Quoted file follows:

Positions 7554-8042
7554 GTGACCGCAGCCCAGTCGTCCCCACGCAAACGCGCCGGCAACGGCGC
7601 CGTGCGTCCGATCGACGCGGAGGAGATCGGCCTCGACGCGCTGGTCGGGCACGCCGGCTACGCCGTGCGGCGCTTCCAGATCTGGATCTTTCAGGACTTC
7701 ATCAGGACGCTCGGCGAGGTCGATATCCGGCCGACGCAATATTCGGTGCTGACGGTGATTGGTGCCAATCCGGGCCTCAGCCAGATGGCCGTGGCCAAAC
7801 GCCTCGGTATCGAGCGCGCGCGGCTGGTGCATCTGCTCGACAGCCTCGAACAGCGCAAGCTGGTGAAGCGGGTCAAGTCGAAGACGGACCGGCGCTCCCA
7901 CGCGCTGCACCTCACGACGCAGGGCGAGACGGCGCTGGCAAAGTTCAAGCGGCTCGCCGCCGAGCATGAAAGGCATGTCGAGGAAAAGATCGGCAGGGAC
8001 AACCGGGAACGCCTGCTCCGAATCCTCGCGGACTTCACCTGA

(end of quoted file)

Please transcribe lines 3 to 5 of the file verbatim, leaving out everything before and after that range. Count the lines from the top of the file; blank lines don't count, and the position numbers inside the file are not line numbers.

7601 CGTGCGTCCGATCGACGCGGAGGAGATCGGCCTCGACGCGCTGGTCGGGCACGCCGGCTACGCCGTGCGGCGCTTCCAGATCTGGATCTTTCAGGACTTC
7701 ATCAGGACGCTCGGCGAGGTCGATATCCGGCCGACGCAATATTCGGTGCTGACGGTGATTGGTGCCAATCCGGGCCTCAGCCAGATGGCCGTGGCCAAAC
7801 GCCTCGGTATCGAGCGCGCGCGGCTGGTGCATCTGCTCGACAGCCTCGAACAGCGCAAGCTGGTGAAGCGGGTCAAGTCGAAGACGGACCGGCGCTCCCA